However, it is obvious to all who attend the camp that the campers are not the only ones having fun.
Cass football coach Rick Casko and his coaching staff’s enthusiasm was in midseason form Wednesday, the final day of the youth football camp this week at the high school, as campers got to prepare for their future playing careers as Colonels.
“It’s a passion of myself and all the coaches,” Casko said of the camp. “I’m ecstatic about getting some sixth, seventh and eighth graders in here. You know you’re getting them in a year or two, so we’re just getting them fired up and getting them in the facility.
“Our whole coaching staff is here. They’re absolutely great every year. They Iove to give back to these kids, too.”
Casko has several of his players help out at the camp, including the 25 players who were present Tuesday. Between the players and coaches, there is plenty of individual attention paid to the 37 campers.
“The kids are having a blast. They wish it was eight hours a day and five days a week,” Casko said. “If there were five kids here, they would still be having a good time.”
“I like [camp] because I get to be around my friends from school. I haven’t seen them in a while,” seventh grader James Munasteri, a fullback who attends Cass Middle School, said. “I’ve learned a lot of skills I need to learn that make a big difference.”
The current Colonels also get a chance to help out the campers.
“I think it’s really interesting to see what the kids can do out here,” Cass senior lineman Drake Eddy said. “I’ve helped all four years I’ve been in high school, so it’s cool seeing the kids grow up. I was in this camp when I was in middle school, too. I remember it just being awfully fun.”
Former Cass standout and current linebacker at Georgia State University, Tarris Batiste, stopped by on Tuesday as a guest speaker, creating a trifecta of former, current and future Cass High players at the camp.
The camp starts out with stretching, agility drills and then work on position-specific skills. The camp then moves to games and competition.
“Every day we fluctuate what we do,” Casko said. “We try not to make it redundant. We try to take them through the positions because you never know what they’re going to end up being and you also want them to learn, fundamentally, what those positions do.”
“Then, we get me in the games and they get to do some things competitively. We have relay races and flag football and then they actually play. They love that. The kids want to play. We make them do all the training first, though, so they understand it takes preparation before you play.”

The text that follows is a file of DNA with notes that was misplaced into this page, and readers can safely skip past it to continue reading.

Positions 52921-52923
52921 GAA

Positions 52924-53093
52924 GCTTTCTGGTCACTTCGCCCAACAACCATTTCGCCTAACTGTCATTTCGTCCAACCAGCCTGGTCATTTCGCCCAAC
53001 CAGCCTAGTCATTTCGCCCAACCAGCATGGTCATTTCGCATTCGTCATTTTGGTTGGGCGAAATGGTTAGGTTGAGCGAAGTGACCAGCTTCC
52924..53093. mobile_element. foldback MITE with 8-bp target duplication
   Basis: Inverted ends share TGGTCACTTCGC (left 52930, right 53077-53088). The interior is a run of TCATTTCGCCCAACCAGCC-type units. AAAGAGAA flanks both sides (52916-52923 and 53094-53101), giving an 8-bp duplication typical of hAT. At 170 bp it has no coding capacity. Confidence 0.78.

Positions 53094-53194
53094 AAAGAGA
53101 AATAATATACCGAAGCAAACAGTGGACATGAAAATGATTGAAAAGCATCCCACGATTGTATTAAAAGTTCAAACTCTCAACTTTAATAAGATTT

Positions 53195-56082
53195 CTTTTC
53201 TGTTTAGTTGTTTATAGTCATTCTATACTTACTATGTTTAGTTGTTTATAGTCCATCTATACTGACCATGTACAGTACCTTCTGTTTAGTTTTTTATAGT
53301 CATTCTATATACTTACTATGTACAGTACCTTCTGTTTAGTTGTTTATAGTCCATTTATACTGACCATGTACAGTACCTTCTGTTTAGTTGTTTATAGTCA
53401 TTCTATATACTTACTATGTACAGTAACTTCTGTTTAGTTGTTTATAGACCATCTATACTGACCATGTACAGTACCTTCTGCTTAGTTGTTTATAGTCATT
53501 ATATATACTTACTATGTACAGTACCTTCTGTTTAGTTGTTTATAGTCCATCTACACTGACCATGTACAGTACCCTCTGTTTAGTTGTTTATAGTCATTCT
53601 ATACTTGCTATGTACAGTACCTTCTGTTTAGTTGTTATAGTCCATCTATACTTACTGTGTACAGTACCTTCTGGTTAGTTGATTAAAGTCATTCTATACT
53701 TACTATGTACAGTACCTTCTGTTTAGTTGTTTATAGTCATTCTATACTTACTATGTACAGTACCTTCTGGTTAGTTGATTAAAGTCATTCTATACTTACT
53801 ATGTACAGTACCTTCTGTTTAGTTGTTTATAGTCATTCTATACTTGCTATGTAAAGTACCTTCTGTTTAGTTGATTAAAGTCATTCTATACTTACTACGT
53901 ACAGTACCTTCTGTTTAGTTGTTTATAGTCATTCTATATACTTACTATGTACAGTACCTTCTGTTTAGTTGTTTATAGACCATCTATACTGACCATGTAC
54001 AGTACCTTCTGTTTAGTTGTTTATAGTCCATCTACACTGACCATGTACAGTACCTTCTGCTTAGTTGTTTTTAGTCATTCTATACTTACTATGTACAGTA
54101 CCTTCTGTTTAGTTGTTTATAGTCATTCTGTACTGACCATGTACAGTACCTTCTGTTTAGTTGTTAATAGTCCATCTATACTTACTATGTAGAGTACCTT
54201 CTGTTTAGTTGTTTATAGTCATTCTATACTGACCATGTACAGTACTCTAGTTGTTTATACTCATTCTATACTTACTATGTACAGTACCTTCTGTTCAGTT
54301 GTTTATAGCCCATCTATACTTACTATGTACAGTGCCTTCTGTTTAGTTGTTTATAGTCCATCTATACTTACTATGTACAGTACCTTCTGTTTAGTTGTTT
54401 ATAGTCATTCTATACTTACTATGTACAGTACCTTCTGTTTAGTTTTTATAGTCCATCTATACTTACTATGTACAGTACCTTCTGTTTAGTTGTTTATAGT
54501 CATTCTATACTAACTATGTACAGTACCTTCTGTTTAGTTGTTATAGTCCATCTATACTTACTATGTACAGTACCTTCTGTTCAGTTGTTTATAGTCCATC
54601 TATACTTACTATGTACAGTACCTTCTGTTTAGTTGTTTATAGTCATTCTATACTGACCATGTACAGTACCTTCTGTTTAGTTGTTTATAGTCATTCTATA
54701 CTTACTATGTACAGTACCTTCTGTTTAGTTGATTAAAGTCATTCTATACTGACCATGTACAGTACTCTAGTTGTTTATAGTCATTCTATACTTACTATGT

The coaching staff sees plenty of players who may help the team in the future, including 12-year-old Isaiah Gilliam.
“I’m learning a lot about how to do drills and stuff like that,” Gilliam said. “We play flag football and it makes me better playing with people my age.”
The main objective of the camp, of course, is to learn something.
“I ask them every day, did you have fun and did you learn something today?” Casko said. “They all say, ‘yeah.’ They may learn a lot of things that will pertain to their team, but anything they take back is what we want them to do.”
Casko hopes the campers learn about more than just football.
“We talk to them about how important school is,” he said. “It’s about enjoying the high school experience. And moving on to bigger and better things. We talk to them about how important it is to have respect and how to act in school and that sort of thing.”
The Cass football program should continue to hold the camp in the forseeable future.
“It’s great helping out the kids in the community and giving back,” Casko said. “I did it the first year I got here and have done it for the last 10 years. It’s a great experience for us and the campers because you get the kids a little excited about football season coming up and they start to feel it.”
Casko also believes he may be convincing more kids to play football because of the camp.
“Some of the kids came in here and you can tell they’re not that interested in football. And all of a sudden, after the camp, they’re loving it. They’re meeting friends and seeing football,” he said. “It’s all about relationships and having them understand that we really care about them. That’s what’s important.”